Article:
§ 4. Vera Baird (Redcar) (Lab)
What progress has been made in enabling disabled people to play a full and active role in society. 
§ The Parliamentary Under-Secretary of State for Work and Pensions (Maria Eagle)
Good progress is being made. By the end of this Parliament, the Government will have achieved the biggest improvement in civil rights for disabled people in the history of this country. We established the Disability Rights Commission to act as the official champion of disabled people. From 1 October, we will extend employment rights to 7 million additional jobs, in which 600,000 disabled people already work. The draft Disability Discrimination Bill will further improve the position.
More disabled people are now in work than ever before. In 1998, 43 per cent. of disabled people had a job: in 2003, the figure was 49 per cent.
§ Vera Baird
Outside the world of work, what impact does my hon. Friend imagine those changes, and the establishment of a commission for equality and human rights, are likely to have on the social lives of people such as my constituent, Jamie Hood, a tetraplegic young man who has had some difficulty in gaining access to a wide enough range of social facilities to suit his young age of 32? From time to time, he has become depressed because of that. I am sure my hon. Friend agrees that it is essential for disabled people to have lives as full as all the rest of us, in every way.
§ Maria Eagle
I strongly agree with my hon. and learned Friend, who works very hard on this issue, particularly in her new role as chairman of the all-party group on equalities.
I believe that the new commission for equality and human rights will lead the fight to turn rights into a reality for people such as my hon. and learned Friend's constituent. Provisions in the Disability Discrimination Act 1995 and the new Bill will guarantee access to goods and services, so that people such as my hon. and learned Friend's constituent have the chance not just to go to work but to access life in full, which is what we want them to be able to do.
§ Mr. Julian Brazier (Canterbury) (Con)
I have several disabled friends, including two former members of the Army who are wheelchair-borne, and I strongly endorse work on behalf of the disabled. Is it not a fact, however, that disability benefits have become a dumping ground for people who would otherwise be unemployed? Does the Minister accept claims by charities such as the Shaw Trust, which does excellent work placing disabled people, that approximately a third of those currently claiming disability benefits could be in the work force if they were given proper encouragement?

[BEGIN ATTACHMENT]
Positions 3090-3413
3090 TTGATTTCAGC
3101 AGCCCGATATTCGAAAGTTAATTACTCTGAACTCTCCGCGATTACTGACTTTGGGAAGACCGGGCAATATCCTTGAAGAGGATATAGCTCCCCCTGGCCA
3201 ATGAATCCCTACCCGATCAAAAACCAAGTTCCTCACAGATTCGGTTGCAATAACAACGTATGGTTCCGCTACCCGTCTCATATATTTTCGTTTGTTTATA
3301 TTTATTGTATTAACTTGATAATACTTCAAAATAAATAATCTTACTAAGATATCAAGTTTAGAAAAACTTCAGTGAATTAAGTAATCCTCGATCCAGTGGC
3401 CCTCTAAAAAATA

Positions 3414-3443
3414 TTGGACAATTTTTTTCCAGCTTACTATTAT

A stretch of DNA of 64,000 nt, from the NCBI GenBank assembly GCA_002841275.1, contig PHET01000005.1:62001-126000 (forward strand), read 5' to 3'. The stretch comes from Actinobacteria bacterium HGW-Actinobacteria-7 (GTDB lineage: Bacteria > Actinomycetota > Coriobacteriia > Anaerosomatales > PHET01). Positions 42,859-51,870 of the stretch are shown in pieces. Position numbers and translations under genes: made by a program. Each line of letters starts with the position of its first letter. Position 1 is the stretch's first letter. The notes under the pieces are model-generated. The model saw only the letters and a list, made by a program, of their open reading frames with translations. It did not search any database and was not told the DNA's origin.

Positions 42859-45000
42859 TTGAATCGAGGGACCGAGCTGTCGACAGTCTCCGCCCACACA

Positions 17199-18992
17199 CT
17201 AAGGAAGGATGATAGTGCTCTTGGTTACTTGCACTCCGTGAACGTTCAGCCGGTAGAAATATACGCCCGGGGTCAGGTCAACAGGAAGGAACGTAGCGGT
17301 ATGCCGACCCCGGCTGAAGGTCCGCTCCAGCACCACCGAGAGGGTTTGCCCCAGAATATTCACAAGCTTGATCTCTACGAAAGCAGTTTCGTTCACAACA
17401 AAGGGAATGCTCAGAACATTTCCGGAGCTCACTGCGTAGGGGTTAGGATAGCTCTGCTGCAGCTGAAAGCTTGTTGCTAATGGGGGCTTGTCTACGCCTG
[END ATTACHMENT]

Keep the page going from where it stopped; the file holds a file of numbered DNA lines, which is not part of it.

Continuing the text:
§ Maria Eagle
I believe that many people on incapacity benefit who in the past have been written off and deemed incapable of work can work, with the right support and help. That is why we are developing our pathways to work programme, which will help them in that way. It is also why we can say that 6 per cent. more disabled people are now in work—the greatest number ever. The Conservatives put 1.9 million extra people on to sickness and incapacity benefit; we have created 1.9 million extra jobs, and I think that the hon. Gentleman should welcome that.
§ Miss Anne Begg (Aberdeen, South) (Lab)
One way in which disabled people can get involved in society is by getting involved in voluntary work. A few years ago, Aberdeen Action on Disability was given a lottery grant to encourage voluntary work among disabled people. Will the Government consider piloting a similar arrangement to encourage disabled people to enter the volunteer work force, which might eventually lead them into full-time work?
§ Maria Eagle
My hon. Friend is right: volunteering can make an important difference to individuals who are trying to become more active in all kinds of ways. The Joint Committee considering the draft Disability Discrimination Bill has made recommendations in that regard, and we will respond to them within the time scale that the Committee has set.
§ Mr. Paul Goodman (Wycombe) (Con)
The Minister has now mentioned the draft Disability Discrimination Bill three times, I think. As she will know, disabled people are seriously concerned about its future. Many of them believe that if it is not introduced in the current Session, it will not reach the statute book. The Joint Committee's report, signed by six of the Minister's colleagues, states:We believe that the full Bill should be introduced this Session.Will the Minister guarantee today that it will be?
§ Maria Eagle
We will respond to the Committee's report within the time scale set by the Committee. We will also ensure that we fulfil our manifesto commitment to see the Bill on to the statute book during the current Parliament. The hon. Gentleman should not make the mistake of assuming that we are like his party, which spent 16 years trying to stop disability civil rights. We will fulfil our commitment, and we will do so during this Parliament.